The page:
drunkNew guidelines have been released by the Royal College of Psychiatrists that aim to reduce the current threat of alcohol related brain damage to older people and the rate of suicide among this age group.

The post-war baby boom generation reaped the benefits of a new NHS and the plentiful food supplies afforded by the Common Market. In the first few decades after the Second World War, consumerism flourished and people were wealthier and healthier than ever before. Now, having experienced the swinging sixties, the economic changes of the seventies and the technology explosion of the nineties, an increasing number of that very same generation are now at risk from drugs and alcohol misuse and the health and social effects that go hand-in-hand with addiction – social stigma and isolation, poverty, and physical and mental ill health.

Alcohol misuse is inextricably linked to ill health and to self-harm and suicide. Its misuse is associated with both depression and anxiety, and because intoxication itself reduces inhibitions and increases impulsive behaviour, heavy drinking can even facilitate suicide. In 2012 the 80-84 age group had the UK’s highest suicide rate, with over 20 per 100,000 people taking their own lives. The ‘baby- boomers’ born between 1946 and 1964 have the highest suicide rates at any age than any other generation.

Although the damage caused by alcohol to the brain may be less well documented than alcohol-related liver disease, bowel disease or circulatory problems, alcohol-related brain damage (ARBD) nevertheless devastates lives - and older people are particularly at risk. ARBD includes alcohol-related brain injury and alcohol-related dementia. It can affect memory, judgement and reasoning, problem solving skills and understanding.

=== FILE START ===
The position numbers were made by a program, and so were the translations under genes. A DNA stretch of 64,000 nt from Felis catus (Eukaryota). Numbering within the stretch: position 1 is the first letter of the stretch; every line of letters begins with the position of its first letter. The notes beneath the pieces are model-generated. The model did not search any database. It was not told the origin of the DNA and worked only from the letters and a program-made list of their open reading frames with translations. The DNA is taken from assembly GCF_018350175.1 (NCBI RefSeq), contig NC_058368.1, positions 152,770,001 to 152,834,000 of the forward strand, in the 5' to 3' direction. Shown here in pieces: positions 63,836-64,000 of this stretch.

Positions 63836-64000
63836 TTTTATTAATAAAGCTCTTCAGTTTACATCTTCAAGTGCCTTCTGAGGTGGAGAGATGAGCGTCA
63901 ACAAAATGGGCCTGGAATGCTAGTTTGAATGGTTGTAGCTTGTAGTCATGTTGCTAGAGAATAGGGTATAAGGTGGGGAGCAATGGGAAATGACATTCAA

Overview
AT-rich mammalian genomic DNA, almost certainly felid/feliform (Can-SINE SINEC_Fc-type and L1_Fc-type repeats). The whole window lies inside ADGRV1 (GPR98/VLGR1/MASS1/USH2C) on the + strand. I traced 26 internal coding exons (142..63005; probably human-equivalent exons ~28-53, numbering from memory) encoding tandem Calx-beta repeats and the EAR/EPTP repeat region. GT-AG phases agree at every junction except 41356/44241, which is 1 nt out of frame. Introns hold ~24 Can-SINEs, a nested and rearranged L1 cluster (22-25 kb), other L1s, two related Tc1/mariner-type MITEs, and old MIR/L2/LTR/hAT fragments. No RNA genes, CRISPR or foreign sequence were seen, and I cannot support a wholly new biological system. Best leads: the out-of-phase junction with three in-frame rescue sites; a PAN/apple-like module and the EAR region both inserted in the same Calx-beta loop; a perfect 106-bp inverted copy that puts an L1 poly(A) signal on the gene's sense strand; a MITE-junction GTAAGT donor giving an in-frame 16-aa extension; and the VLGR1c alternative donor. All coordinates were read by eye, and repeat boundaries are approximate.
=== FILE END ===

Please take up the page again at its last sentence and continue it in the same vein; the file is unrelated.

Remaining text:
Currently, the highest prevalence of ARBD is found in the 50-60 age-group. While some people of this age may be at the height of their career and others enjoying a healthy and happy early retirement, people with ARBD may already need support from health and social services. They may need this support for the rest of their lives. Older people are entitled to the same standards of care available to younger people with substance misuse problems. Many already struggle to manage financially on their pensions, and an addiction can be expensive, leaving them unable to properly take care of their housing, food and heating needs.

Recommendations in the new Royal College of Psychiatrists guidelines for the care of older people with alcohol and substance abuse problems include:
• Incorporating substance/alcohol use screening into general health assessments to identify ‘at risk’ individuals
• The elimination of age barriers to treatment
• A joined up approach from all sectors of primary and secondary health and social care providers in identifying and treating ‘at risk’ individuals

Preventing problems from arising, and implementing effective local processes for dealing with them if they do, will give older people the support they need to recover from a drink or drug problem. Fewer older people will develop physical and mental illnesses related to alcohol or substance misuse and more will be cared for in community settings by a team dedicated to - and with an expert understanding of - their health and welfare needs.

Dr Tony Rao, Chair of the Substance Misuse in Older People Working Group, said: “In developing this Information Guide, we wanted to highlight the importance of assessing, preventing and treating mental health problems in a growing population of older people with alcohol and drug misuse. We also wanted to throw the spotlight on how frontline services can address mental disorders such as depression and alcohol related brain damage, both of which can have devastating consequences for the lives of older people. Having lived in the shadows of the health and social care system for many years, it is now time for both clinical and public health services to work together to improve the lives of our baby-boomer generation and expanding population of older people.”